Running Out of Breadth

June 8, 2023

Source: Bloomberg Source: Bloomberg

So far in 2023, the equity market has been surprisingly resilient. Through May 31, the S&P 500 Index has produced a total return of 9.64% for the year. This solid return comes despite continued Federal Reserve tightening, multiple bank failures, overwhelmingly negative investor sentiment and continued uncertainty about the economic outlook.      

One contributor to this strength has been shrinking market breadth, which allows fewer and fewer stocks to dominate the returns of the index. In today’s Chart of the Week, I will examine the causes of the shrinking breadth as well as what this may mean for forward returns.

Market breadth is a way of describing how many stocks in an index are participating in a given move in either direction. If the index is advancing and all of the underlying stocks are also advancing, we would say that breadth is currently wide. On the flip side, if an advance in the index is being driven by a few stocks, we would say breadth is currently narrow.      

Since indices tend to be weighted by market capitalization, periods of outperformance by certain sectors or companies can lead to declining breadth. This dominance of a few companies has come to define several recent time periods, exemplified by mega-cap tech companies such as Apple, Google, Microsoft, etc. being able to dictate the direction of the S&P 500 Index.      

Today’s chart shows a measure of breadth from January 2010 through May 2023. The measure chosen is the ratio of the S&P 100 Index to the S&P 500 Index. When this measure is low, breadth is considered wider, as the price of the S&P 100 Index is a smaller percentage of the broader index. Currently, we are sitting at extraordinarily high levels of this measure, indicating extremely narrow index breadth. The question is — how did we get here and what could it mean for forward returns?

Narrowing breadth in 2023 has been driven by two separate narratives that have benefited the same companies in the index. Coming into this year, there was a consensus view that the economy was weakening and recession would soon follow. Accordingly, many investors began to reposition into higher-quality equities that had the balance sheets to weather a recession.

This repositioning greatly benefited mega-cap tech names, which have come to offer steady, solid growth as well as leadership in an industry that has become essential in the day-to-day lives of millions of people. As a result, market breadth started to narrow, as the largest companies in the index reaped most of the reward from this repositioning.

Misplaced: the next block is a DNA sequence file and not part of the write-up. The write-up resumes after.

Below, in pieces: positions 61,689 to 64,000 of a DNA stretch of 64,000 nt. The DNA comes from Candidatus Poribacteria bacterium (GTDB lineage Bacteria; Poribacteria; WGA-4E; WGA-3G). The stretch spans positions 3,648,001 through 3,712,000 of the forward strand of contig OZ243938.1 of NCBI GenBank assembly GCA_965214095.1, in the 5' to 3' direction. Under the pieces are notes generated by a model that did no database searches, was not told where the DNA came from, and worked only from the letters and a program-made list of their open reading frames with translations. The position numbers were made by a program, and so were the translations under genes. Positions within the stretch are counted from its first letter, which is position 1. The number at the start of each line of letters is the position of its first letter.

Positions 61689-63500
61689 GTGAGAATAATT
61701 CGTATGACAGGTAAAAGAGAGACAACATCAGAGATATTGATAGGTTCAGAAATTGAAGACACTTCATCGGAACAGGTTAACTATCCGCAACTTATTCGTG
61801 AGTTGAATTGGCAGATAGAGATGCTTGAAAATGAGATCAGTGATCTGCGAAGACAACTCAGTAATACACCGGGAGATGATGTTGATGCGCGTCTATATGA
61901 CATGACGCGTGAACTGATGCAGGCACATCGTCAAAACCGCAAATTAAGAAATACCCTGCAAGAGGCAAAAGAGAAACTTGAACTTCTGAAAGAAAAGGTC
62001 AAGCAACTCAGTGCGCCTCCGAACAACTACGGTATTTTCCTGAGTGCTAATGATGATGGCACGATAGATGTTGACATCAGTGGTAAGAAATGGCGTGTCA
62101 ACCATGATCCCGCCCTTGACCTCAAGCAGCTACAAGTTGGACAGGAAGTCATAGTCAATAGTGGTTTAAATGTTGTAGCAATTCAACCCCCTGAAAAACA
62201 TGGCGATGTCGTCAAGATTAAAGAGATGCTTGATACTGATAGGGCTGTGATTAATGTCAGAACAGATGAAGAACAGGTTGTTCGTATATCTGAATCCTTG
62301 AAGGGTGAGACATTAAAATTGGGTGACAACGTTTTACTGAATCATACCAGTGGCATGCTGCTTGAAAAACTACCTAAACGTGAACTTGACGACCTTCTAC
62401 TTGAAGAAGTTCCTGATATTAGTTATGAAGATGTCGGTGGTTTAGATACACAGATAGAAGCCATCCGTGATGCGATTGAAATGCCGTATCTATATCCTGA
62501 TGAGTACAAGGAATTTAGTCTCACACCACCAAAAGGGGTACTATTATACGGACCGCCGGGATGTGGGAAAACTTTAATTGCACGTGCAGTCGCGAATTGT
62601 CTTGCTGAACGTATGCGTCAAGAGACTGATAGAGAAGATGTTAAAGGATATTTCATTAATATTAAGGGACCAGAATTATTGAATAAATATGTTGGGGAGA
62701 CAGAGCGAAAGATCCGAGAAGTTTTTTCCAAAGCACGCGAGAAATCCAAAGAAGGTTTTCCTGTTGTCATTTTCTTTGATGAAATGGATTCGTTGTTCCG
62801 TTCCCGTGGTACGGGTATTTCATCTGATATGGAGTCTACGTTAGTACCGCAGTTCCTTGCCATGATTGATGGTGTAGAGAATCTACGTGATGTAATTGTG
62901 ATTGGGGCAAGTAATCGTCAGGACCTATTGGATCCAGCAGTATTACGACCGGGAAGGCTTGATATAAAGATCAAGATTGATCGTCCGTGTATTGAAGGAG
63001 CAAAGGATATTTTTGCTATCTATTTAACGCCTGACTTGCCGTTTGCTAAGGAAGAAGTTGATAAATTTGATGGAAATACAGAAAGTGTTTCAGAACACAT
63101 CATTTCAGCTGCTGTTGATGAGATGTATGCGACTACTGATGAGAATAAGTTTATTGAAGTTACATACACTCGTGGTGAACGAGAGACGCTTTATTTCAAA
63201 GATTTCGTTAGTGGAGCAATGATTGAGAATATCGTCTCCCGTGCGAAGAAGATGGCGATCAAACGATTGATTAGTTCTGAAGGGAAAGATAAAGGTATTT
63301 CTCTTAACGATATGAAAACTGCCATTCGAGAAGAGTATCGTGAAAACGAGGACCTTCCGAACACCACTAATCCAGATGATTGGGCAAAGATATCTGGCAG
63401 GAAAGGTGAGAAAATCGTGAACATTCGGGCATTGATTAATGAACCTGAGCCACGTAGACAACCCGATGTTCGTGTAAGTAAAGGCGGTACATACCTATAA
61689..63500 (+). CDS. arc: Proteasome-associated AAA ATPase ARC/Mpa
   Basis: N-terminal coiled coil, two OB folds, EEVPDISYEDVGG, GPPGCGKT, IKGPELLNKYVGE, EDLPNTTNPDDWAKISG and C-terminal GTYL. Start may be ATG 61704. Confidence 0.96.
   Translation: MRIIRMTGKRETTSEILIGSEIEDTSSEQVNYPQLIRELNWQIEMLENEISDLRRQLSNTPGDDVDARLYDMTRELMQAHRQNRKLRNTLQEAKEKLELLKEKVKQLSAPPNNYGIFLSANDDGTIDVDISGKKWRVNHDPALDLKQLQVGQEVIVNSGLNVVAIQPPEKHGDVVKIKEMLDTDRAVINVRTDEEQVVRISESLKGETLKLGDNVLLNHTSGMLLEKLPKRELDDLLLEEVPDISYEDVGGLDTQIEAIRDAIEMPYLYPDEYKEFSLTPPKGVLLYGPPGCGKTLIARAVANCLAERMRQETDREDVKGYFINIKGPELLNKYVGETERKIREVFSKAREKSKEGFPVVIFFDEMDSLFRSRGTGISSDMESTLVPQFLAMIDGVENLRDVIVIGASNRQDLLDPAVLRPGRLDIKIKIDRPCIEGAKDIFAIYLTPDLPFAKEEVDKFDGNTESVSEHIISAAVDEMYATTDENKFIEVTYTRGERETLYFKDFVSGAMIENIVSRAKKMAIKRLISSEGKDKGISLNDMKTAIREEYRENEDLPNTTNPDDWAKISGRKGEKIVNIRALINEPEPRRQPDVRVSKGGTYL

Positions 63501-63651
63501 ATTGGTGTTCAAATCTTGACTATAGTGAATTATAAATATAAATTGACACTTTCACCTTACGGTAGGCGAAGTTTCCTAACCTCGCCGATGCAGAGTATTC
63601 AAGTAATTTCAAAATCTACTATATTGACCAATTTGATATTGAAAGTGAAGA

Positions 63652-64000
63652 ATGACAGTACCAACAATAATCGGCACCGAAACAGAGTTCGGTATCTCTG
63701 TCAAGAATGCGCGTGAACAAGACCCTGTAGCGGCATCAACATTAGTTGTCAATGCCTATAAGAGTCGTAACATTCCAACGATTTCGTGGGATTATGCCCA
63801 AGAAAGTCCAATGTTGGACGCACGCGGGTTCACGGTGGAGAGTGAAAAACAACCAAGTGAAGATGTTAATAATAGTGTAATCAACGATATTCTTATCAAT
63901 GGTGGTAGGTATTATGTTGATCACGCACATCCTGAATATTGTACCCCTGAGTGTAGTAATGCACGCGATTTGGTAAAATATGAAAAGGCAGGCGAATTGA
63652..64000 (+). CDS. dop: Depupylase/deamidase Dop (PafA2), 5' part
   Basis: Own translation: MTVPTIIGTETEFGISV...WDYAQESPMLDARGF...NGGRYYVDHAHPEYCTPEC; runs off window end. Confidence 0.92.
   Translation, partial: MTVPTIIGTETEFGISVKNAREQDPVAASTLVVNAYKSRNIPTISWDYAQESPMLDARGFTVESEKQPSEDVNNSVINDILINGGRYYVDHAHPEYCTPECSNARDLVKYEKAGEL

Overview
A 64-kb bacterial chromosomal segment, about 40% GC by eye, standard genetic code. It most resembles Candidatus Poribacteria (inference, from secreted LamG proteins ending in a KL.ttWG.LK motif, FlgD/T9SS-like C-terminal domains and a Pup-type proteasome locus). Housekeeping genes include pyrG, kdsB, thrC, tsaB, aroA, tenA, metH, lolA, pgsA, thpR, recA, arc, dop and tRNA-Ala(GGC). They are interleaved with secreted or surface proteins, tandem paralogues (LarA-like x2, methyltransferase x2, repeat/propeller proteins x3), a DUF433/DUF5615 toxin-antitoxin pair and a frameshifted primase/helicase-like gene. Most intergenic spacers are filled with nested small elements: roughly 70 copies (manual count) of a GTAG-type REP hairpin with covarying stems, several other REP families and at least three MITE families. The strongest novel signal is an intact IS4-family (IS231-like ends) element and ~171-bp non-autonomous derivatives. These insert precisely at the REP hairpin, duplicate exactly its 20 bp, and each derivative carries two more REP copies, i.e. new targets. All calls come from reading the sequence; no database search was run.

The second catalyst has been the hype around artificial intelligence (AI) since the release of ChatGPT in November 2022.1 Recently, all things AI have prospered. Nvidia, which makes the powerful chips preferred by AI companies, has seen its market cap reach nearly $1 trillion over the course of this year.2 Google and Microsoft, both large benefactors of the AI boom, have seen their already mega market caps swell even larger. All of this combined has resulted in the extremely narrow breadth in the S&P 500 Index.

So what can we say about forward returns when breadth is at extremes? There are three boxplots shown below. These demonstrate the range of forward returns of the S&P 500 Index when breadth is in its top (blue) and bottom (green) quintiles, as well as all other times (red). Here, the top quintile means that breadth is at its narrowest, while the bottom quintile has breadth at its widest.

When looking at six-, 12- and 18-month horizons, market breadth at extreme narrows leads to much greater dispersion in forward returns. However, it does not necessarily always lead to negative forward returns. In fact, quite the opposite. Many of the highest forward index returns in the sample have come when breadth is at extreme narrows.      

A good example of this is the post-COVID equity bubble. As seen in this week’s chart, breadth was extremely narrow, yet equities kept moving up. Eventually, we did see a correction in 2022, but it’s clear that breadth can stay narrow and elevated asset pricing can drive the index for long periods of time.      

Overall, extremely narrow levels of breadth seem to result in markets with higher median forward returns but fatter tails. These are the types of markets that result in extreme outcomes. On the other extreme, when breadth is wide, we see markets with more tightly distributed forward returns and lower median forward returns. Wide breadth seems to take some probability out of the tails when it comes to forward returns.

 Key Takeaway

Market breadth for the S&P 500 Index is extremely narrow. It currently sits in the 99th percentile when looking at data since 2010 and is at levels not seen since 2020. Recession fears and the current boom in all things AI have brought investment to the same mega-cap tech names simultaneously, allowing them to dominate the index.

While narrow breadth has been an indicator of increased dispersion in forward returns, it hasn’t necessarily indicated that negative returns were just around the corner. Concentration can serve as an indicator of frothy pricing at the top of the stack but seems to give no indication in terms of timing. If the past is any indication, narrow breadth tends to result in a fatter-tailed distribution of forward returns on multiple time horizons. The trick is, without a crystal ball, it’s impossible to know which tail you will get.



1Business Insider – ChatGPT and Generative AI: Our Guide to 2023's Most Talked-About Technology; 5/12/2023

2CNN Business – Fueled by AI, Nvidia joins the $1 trillion club; 5/31/2023

Tags: Market breadth | Technology | Markets | Market returns | Artificial Intelligence

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